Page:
OCR Interpretation

The south-western. [volume] (Shreveport, La.) 1852-1870, November 29, 1854, Image 1

Image and text provided by Louisiana State University; Baton Rouge, LA

Persistent link: https://chroniclingamerica.loc.gov/lccn/sn83016483/1854-11-29/ed-1/seq-1/

What is OCR?

Thumbnail for

V L IA W E NESDAY , N9 1854. N
Tan Socra-WsTasT x is published weekly at Tnali
DOLLARS per annum, payable in advance-four dollhrr
if not paid at the time of subscribing. Persons wigs
ing to diacontinee must give two weeks' notice. IIt
paper stopped, except at the option of the publishets
until all arrearages are paid.
ADVERTISEMENTS inserted at the rate of ON. DoL
LAt rER SQUARE for the first insertion, and FrIFg
CsNTs for each subsequent one. TEN LINES, or less
constitute a square. Liberal deductions made to thiss
who advertise by the year.
A TTORNEY AT LAW, No. 30 St. Charles street
New Orleans. Practices in the Supreme Cooln
,of Louisiana, and the United States Circuit and Dis.
trict Courts.
W. C. is Commissioner for various States, and wiUl
take depositions, etc.
b ECOND Justice of the Peace for the Parish of
Orleans, commissioner to take testimony, and
commissioner for the States of Mississippi and Arkan.
ass, No. 65 Common street, (opposite the City Hotel,)
New Orleans. d29-ly.
ATTORNEYS AT LAW, No. 49 Canal street,
New Orleans. Will also practice in the Supreme
Court of the United States, Washington.
Custom-house street, New Orleans. 013
ATTORNEY AT LAW, corner of Camp and Gra
vier streets, New Orleans. o27
New Orleans.
References at Shreveport:
John P. Hailey.
Robt. G. Harper.
W. P. Winans.
Judre Sp l,ford. nov 9-ly*
A. J. WRIGHT & Co.,
CO TTON FACTORS, Commission and For
warding Merchants, No. 35 Carondelet street,
New Orleans. nov 2
chants, 23 Carondelet street, New Orleans.
[Successors to Purvis, Wood & Co.,]
COTTON FACTORS and Commission Merchants,
99 Gr.svier street, corner of St. Charles street, N.
Orleans. s7-iy
.. i P:,:T"' "a. ARINOLID HARRIS. N. ABI{A.iS
-:t , Mail Line of steamships from
:Novw O, !cans to San Francisco, California,
and Oregon,
vf Aspinwall, Navy Bay, and Panama.
Io .:rt. l~cnraving New Orleans on the 7th and 22d
of coh .n ,,ntth, at 8 o'clock, A.M. Office, 43 Natchez
. NEw ORLEANS. dec. 1
GEO. W. SHAW & Co.
(14 ,I.li;-SION MERCHANTS, No. 24 Poydras
str,.:. New Orleans.
i/ I W 11SSION MERCHANTS, Commercial Place
i,/ i.t ,an Camp and St. Charles sts.) New Orleans.
. r l. Old I ,evec and Bienville streets, N.Orhlans.
N I (3a CANAL STREET, (second door below the
, .ics' and Traders' Bank,) New Orleans,
IBookseller & Stationer,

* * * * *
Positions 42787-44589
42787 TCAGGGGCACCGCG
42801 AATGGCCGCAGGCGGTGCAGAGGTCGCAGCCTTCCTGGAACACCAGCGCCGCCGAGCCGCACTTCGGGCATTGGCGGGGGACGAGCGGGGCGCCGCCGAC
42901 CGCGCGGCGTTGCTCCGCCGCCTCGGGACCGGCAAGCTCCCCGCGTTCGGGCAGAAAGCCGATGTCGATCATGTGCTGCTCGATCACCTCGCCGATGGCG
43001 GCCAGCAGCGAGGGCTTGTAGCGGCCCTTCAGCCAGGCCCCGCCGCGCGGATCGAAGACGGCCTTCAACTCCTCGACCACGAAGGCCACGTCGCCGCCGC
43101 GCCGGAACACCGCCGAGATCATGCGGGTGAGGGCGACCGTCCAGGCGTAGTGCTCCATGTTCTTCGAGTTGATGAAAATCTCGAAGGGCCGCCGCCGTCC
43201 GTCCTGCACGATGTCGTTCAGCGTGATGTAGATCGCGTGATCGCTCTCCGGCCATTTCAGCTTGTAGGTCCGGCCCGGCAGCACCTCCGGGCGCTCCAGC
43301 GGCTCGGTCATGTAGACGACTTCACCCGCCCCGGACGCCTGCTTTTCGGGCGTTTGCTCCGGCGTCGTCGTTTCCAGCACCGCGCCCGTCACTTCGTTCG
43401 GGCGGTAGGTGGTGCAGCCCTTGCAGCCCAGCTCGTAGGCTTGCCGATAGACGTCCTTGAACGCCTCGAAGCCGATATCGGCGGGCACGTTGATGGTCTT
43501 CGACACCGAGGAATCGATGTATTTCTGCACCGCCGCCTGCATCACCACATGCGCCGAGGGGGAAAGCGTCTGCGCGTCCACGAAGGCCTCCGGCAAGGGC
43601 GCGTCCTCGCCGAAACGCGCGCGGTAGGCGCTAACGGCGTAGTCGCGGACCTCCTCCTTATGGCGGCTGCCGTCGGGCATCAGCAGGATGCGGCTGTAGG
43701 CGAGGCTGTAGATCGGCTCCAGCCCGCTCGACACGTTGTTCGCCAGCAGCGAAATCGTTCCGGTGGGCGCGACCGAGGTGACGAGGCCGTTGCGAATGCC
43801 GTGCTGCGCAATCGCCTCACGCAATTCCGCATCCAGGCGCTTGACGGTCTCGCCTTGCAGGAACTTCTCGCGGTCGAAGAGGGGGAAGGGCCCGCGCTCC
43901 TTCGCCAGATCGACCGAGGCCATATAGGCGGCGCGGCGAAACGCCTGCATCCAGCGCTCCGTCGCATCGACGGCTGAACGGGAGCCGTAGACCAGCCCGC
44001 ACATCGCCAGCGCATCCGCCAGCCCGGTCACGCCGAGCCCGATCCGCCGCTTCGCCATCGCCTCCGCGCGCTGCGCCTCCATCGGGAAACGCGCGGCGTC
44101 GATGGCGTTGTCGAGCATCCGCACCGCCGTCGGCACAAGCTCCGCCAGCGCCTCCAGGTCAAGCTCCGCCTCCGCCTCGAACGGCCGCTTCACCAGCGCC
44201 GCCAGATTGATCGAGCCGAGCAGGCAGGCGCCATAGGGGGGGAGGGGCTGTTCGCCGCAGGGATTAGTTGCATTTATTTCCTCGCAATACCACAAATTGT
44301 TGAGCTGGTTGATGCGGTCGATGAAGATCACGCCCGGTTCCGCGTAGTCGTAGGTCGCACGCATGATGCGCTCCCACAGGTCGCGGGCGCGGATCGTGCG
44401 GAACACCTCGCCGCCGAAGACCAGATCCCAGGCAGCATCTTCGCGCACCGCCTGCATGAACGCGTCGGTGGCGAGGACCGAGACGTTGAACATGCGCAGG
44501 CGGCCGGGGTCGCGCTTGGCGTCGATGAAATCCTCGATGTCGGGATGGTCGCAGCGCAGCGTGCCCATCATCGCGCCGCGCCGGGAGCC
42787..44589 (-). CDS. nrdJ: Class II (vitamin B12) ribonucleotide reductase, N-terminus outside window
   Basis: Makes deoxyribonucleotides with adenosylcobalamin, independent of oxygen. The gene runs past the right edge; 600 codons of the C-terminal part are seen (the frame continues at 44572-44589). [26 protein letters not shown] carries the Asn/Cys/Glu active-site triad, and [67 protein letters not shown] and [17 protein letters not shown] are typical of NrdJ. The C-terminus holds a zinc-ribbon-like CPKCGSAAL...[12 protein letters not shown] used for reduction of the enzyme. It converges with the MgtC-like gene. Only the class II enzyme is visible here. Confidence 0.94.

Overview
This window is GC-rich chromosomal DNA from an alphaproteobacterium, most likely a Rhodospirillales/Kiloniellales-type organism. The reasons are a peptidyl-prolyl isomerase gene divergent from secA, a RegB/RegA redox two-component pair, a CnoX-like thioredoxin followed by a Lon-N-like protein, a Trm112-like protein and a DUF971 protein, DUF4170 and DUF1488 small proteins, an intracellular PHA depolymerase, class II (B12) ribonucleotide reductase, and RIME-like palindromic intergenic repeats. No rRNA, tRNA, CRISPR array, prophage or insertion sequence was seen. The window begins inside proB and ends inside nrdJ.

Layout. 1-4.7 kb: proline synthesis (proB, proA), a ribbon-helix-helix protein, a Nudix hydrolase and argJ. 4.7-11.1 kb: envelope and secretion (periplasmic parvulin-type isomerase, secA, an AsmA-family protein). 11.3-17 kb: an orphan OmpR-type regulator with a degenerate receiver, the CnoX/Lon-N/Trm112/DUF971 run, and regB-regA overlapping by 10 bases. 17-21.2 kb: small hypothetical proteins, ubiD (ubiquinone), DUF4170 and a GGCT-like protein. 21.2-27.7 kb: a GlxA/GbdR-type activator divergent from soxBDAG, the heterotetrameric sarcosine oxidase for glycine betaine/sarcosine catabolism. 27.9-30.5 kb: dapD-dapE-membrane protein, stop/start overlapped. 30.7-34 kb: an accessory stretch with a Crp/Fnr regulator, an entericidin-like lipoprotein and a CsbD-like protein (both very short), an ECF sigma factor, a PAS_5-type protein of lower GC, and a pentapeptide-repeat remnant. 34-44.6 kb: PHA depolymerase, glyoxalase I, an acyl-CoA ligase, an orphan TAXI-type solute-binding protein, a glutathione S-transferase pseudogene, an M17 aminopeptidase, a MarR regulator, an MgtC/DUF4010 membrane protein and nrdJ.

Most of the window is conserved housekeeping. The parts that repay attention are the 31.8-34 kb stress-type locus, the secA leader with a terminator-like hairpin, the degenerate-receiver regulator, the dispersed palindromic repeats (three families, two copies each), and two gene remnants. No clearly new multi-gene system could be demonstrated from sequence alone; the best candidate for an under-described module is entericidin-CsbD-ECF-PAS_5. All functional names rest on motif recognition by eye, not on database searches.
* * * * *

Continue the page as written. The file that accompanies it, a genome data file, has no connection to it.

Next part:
KA W, V Medical, Miscellaneous and School Books.
i1 '.'acng Paper, viz: cap, letter and note. Wrap
s,,f r .f various qualities; quills, steel petns.nk,
' enral assortment of BLANK BooKs. Coultry
:: and teachers are requested to call and ex
: .Mock. j26i-ly
oots, shoes and Hats,
n:,:· ...:iy receiving from their own manufactory a
:resh and very extensive supply of
which they offer on as liberal terms as any other hease.
Negro Brogans in great variety always on hand.
Planters and country merchants will find it to rheir
advantage to give its a call.
The highest price paid for hides. dec8
House Furnishing Store,
No. 17 CAMP STREET, New Orleans.
(Established 1832.)
Tin, Wooden, Japanned and Iron ware. Cutlery,
Lamps, Brushes, Fenders, Andirons, Coal Scut
ties, Shovels and Tongs, etc., etc., etc.
Including every article required to furnish a hluse
(except cabinet ware and dry goods.)
ALso-The celebrated Republic Cooking Stoves.
nov 2. 1853
116 ......... Canal street, New Orleans........... 116
1 .S now on hand a fine selection of
Fancy & Family Dry Good4.
With a supply of
Which enable him to fill a COUNTRY D.LT, throughly, hd"s
obviating the necessity of a customer resorting to cv
•eral houses to make his purchases.
Terms cash, or city acceptance.
116 Canal street, Touro's Ro',
nov 2, 185:1 New Orleans.
H MENT to No. 66 Canal street. They have just
received from their manufactory, New York, a large
stock of CLOTHING, comprising every quality and
suited to the city and country trade, which they offer
to dealers on liberal terms. N. Orleans, July 7, t8.3.
Wholesale and retail dealers in
fashionable cabinet
Chairs, feathers, moss and hair mattresses, curled Nair,
hait cloth, varnish, etc., Nos. 46 and.48 Royal street,I